From filmmaker Nishtha Jain:
Apart from hoping that we recognize and question our own comfortable acquiescence in society’s widespread, unfair treatment of domestic workers, I hope the film enables all viewers to reflect on the power relationships they themselves may be a part of. And, I hope the film may be used for advocacy and awareness-building by the fledgling unions that are fighting for the rights of domestic workers.
Also, I hope that the film doesn’t simply remain a story of Lakshmi and Nishtha, but is able to create larger resonances instead. I hope that the film can make viewers question and examine their own relationships with people working in their homes and vice versa.
Currently, the domestic workers in India are organizing themselves and demanding better wages, leave, pension and other benefits. It’s a difficult struggle—especially as they are not even recognized as workers yet being in the unorganized sector—so they need all of our support. I hope the film can contribute to bringing this struggle to the forefront so that more people can join in. I want to distribute the film, possibly in regional language versions, to NGOs and trade unions that are working with domestic workers.
There’s widespread resistance to acknowledging that our comfort is based on someone else’s hardship and on the perpetuation of that hardship. But it’s an opportunity for change: at the individual level as well as through legislation for better wages and benefits for domestic workers.
I’ve been screening the film at a number of colleges and universities and am hoping for even wider dissemination and discussion.
Her three favorite films:
The Gleaners and I by Agnès Varda
Belovy by Viktor Kosakovsky
The 3 Rooms of Melancholia by Pirjo Honkasalo
Her advice for aspiring filmmakers:
First of all, you have to have a story that you are dying to tell. If that’s the case, then nothing should really stop you. You can shoot with a mobile phone and edit on your laptop. It could be a film shot in your home or neighborhood, as long as people are able to connect to it. It’s not the bigness of the budget that matters; it’s not about how great the film looks or sounds—these are secondary to how well you tell your story.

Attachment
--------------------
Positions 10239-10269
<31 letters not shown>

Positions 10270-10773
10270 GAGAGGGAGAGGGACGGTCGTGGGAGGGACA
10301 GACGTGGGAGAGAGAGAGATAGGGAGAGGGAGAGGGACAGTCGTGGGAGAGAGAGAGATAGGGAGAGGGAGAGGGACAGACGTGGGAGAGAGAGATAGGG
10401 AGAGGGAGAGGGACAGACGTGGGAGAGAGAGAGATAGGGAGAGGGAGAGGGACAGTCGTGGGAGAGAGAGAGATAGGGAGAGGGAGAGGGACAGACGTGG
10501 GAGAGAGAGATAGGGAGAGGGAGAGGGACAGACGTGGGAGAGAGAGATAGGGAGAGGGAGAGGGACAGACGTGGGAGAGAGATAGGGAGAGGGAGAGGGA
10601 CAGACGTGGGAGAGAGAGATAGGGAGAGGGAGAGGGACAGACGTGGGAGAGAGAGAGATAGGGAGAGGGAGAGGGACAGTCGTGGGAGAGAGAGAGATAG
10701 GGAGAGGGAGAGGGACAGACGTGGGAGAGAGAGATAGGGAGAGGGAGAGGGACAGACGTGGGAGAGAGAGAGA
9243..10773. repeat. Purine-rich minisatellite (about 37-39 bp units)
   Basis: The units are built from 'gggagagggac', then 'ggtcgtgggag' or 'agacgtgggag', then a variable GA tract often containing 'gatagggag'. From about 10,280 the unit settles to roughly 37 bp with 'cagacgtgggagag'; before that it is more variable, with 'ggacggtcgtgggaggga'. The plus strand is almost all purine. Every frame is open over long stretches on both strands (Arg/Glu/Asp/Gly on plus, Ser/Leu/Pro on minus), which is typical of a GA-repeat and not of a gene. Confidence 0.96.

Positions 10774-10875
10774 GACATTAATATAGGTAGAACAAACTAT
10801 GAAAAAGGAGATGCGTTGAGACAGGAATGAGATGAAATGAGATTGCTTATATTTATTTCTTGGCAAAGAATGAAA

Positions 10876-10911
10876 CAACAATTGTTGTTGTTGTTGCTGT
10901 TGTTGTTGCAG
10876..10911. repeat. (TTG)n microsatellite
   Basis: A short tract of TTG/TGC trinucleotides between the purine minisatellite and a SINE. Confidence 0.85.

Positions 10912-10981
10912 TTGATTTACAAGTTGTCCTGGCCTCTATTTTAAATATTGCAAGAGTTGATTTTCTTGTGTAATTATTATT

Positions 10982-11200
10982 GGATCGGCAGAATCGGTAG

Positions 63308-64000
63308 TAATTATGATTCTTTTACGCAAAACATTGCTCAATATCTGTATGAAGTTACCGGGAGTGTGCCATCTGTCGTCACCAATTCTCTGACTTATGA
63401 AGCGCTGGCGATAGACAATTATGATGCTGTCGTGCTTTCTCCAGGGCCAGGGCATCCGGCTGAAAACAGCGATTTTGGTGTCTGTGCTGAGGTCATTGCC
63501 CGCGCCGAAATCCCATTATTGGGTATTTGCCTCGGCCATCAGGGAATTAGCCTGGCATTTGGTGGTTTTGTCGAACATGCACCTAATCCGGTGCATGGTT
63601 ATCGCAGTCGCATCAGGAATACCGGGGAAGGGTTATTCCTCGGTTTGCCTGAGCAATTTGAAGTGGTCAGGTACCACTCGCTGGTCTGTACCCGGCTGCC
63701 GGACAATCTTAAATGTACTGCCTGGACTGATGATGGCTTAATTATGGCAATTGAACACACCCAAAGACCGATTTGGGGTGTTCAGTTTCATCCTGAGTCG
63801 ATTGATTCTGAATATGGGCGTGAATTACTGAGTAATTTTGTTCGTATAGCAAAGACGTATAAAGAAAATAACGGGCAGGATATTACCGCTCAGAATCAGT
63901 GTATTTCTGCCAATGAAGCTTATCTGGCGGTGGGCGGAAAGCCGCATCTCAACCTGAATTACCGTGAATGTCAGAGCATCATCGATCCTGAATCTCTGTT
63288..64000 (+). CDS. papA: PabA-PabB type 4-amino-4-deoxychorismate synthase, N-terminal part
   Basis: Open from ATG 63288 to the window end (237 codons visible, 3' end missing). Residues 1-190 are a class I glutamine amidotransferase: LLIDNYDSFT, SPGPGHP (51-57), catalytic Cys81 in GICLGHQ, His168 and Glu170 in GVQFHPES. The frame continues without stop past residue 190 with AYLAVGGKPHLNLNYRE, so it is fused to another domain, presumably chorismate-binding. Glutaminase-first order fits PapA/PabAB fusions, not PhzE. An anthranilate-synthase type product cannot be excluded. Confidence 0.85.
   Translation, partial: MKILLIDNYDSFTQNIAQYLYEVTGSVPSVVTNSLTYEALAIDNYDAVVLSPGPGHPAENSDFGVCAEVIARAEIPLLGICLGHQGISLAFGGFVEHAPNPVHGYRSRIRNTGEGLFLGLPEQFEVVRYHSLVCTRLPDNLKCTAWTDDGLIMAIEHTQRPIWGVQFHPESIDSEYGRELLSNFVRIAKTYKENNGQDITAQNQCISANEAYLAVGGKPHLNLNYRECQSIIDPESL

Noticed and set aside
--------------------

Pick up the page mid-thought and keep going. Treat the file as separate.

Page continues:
You also have to remember that the subject/topic is not the film. Seeing a film has to be a different experience from reading. If you can create an experience in the film that goes beyond the written word, then it’s worth its while.
What do you think is the most inspirational food for making independent film?
Observing people and life around you—over pots of tea and lots of talk—and when it gets late enough, stronger beverages!
Nishtha Jain worked as an editor in television before joining the Film and Television Institute of India, where she specialized in film direction. Since 1998, she has been making documentaries and shorts, and briefly worked as commissioning editor for a documentary channel. Among her special interests are the individual and collective narratives that abound in photographic images. Her 2005 film, City of Photos, explored neighborhood photo studios, unearthing the fantasy worlds buried under gritty physical realities. In her current work, she moves closer to people who inhabit her immediate surroundings and whose lives and work profoundly, if implicitly, touch her own.
Smriti Nevatia has worked as a film and theater critic. She has been associated with many independent documentaries as well as TV shows in the various capacities of research coordinator, scriptwriter and director. Since 2002, she has been collaborating with Nishtha Jain on several documentary projects and was associate director on City of Photos. She recently wrote the dialogue for a play by sex workers about their own lives. Nevatia is currently working on writing projects and conducting workshops on documentary film.